"I quote in elegiacs all the crimes of Heliogabalus" sang a certain Modern Major General in 1879; whereas John Stuart Hay in 1911 warned us in his `The Amazing Emperor Heliogabalus' that the Vita Heliogabali "is written in Latin, and has never been translated into English, to the writer's knowledge, nor has he any intention of undertaking the work at this present or any other time, as he has no desire to land himself, with the printers and publishers, in the dock at the Old Bailey, in an unenviable, if not an invidious and notorious position".

The author of this book has spent many years carrying out a forensic investigation into the life and crimes of Elagabalus (as he is currently known to the authorities), alias Marcus Aurelius Antoninus, alias Varius Avitus Bassianus, and has determined that, while offending the Senate and People of Rome sufficiently to warrant the `gruesome' massacre of himself and his courtiers, it was for offending their religious and social proprieties, rather than for any moral lapses that he met his fate.

The Contents are -
P001: Introduction
P009: The boy on the throne
P044. The child priest from Emesa
P061: The invincible priest-emperor
P092: The rejected ruler
P123: The evil tyrant
P148: The decadent emperor
P180: The modern prince
P215: Epilogue
P219-P276; Appendices, Notes, bibliography & index

The first chapter details the history of the life and reign of Elagabalus; the second examines the Syrian cult of Elagabal, from which Elagabalus took his name, and its introduction to Rome by Elagabalus; the third looks at the images of the emperor propagated by his administration; the fourth looks at the Ancient literary sources and their hatchet-job on the now-discredited emperor; and the following chapters deal with his image in history and the arts, along with the development of the modern study of ancient history in the subsequent centuries. Even in the 19th century, serious historians (when they paid him any attention at all) were still taking the ancient sources at face value, and not subjecting them to full analysis. Today, although the sources are now better understood, allowing the author to give us a reasonable view of the events of the reign of Elagabalus, the emperor has also become a modern artistic and sub-cultural icon.

Dr John D. Grainger, a historian of the Hellenistic period, had a rant in one of his prefaces against publishers who keep churning out biographies of historically insignificant Roman emperors (he had Nero in mind at the time), simply because there were lots of historical sources, and therefore research was so easy that even journalists could write a book about them; whereas major historical figures such as Antiochus the Great had no studies, and no publisher was even interested in commissioning one. The question now is whether you are interested in the subject of Elagabalus to want to read a book about him. I remember reading a novel by Alfred Duggan many years ago on Elagabalus (Family Favourites), which is discussed here - though the Dutch author thinks Duggan is an Argentinian writer - and I knew nothing else about him. While the life and reign of Elagabalus is not particularly interesting (though this is a well-written and researched book), and his later appearances in art and literature are of no historical importance, the discussion of the development of modern historical research was extremely interesting, especially the way anti-semitism became almost institutionalised in 19th century historical studies, particularly in Imperial Germany. The comparison of the Cambridge Ancient History for 1939 and 2005 shows the sea-change in the academic view of `foreign' cults. Elagabalus was deposed for trying to change the classical Roman pantheon (amongst other things), and this view had carried forward to the 19th century, as each successive imperial power adopted Rome as its patron.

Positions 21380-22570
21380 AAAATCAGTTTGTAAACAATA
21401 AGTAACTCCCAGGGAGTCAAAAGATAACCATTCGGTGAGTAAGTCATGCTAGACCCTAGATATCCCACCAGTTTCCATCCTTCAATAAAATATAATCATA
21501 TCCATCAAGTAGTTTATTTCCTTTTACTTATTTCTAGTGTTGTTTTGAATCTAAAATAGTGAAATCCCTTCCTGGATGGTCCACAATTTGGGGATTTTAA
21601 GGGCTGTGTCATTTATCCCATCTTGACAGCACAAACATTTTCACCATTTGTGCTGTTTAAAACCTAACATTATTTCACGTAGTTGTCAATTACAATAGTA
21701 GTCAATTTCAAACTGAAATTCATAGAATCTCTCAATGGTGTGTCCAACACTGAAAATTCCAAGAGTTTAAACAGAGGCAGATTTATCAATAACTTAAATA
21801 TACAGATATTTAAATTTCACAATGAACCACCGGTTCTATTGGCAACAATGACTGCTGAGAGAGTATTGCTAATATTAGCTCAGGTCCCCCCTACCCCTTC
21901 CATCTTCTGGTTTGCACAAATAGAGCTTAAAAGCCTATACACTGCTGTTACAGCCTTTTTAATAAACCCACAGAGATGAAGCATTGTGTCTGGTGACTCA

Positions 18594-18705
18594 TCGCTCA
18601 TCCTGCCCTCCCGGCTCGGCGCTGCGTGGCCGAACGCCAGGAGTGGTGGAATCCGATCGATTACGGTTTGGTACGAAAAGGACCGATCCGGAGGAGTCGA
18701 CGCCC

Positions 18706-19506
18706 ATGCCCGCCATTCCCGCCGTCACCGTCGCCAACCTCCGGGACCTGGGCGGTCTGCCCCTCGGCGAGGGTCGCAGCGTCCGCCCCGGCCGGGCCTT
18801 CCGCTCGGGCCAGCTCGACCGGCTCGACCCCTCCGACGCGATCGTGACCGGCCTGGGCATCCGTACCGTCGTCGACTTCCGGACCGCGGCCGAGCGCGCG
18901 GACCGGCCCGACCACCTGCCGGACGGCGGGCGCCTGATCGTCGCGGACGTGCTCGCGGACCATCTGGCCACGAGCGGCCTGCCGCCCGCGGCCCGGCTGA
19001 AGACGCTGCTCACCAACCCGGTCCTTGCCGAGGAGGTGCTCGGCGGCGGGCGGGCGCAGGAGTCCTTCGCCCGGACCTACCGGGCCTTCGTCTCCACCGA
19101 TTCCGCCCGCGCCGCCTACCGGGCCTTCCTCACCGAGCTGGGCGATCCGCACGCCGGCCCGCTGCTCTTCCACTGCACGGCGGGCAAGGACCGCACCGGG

Anyway, this book is an exhaustive and well written account of the life and reign of Elagabalus, and an account of his subsequent literary fate. There is nothing prurient or salacious in the narrative; it is an academic study that took many years of research to compile. It is readable and interesting, but only if you are really interested in the subject.

Further reading:
Family Favourites :
Child of the Sun
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1 of 1 people found the following review helpful
5.0 out of 5 stars THE MAD EMPEROR, 24 Nov 2013
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This review is from: The Crimes of Elagabalus: The Life and Legacy of Rome's Decadent Boy Emperor (Hardcover)
Very well researched and written in a style which engages the interest of the ordinary reader as well as the learned academic.
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1 of 2 people found the following review helpful
4.0 out of 5 stars Again due to holiday committments no chance to read this book, 19 Jan 2014
By 
D. W. Smith (UK) - See all my reviews
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From previous experience of this period and the write up from other readers should be a riveting read. Good condition well pleased
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3 of 7 people found the following review helpful
1.0 out of 5 stars Twaddle., 3 Jun 2013
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The Crimes of Elagabalus ? What crimes? Effeminancy,ritual slaughter of beasts,worship of a black stone,the love of big dicks and generally being an annoying little boy ? I'm still waiting to find out.The most interesting thing about this book is the pictures in the middle and the bust of Elagabalus on the dust cover. It constantly repeats itself which makes me think that either there wasn't much written about Elagabalus or the author wanted to concentrate on the romantic religious twaddle written by other authors and use that to fill a book of 276 pages. Stay well away if you want a juicy account of Rome's Decadent Boy Emperor.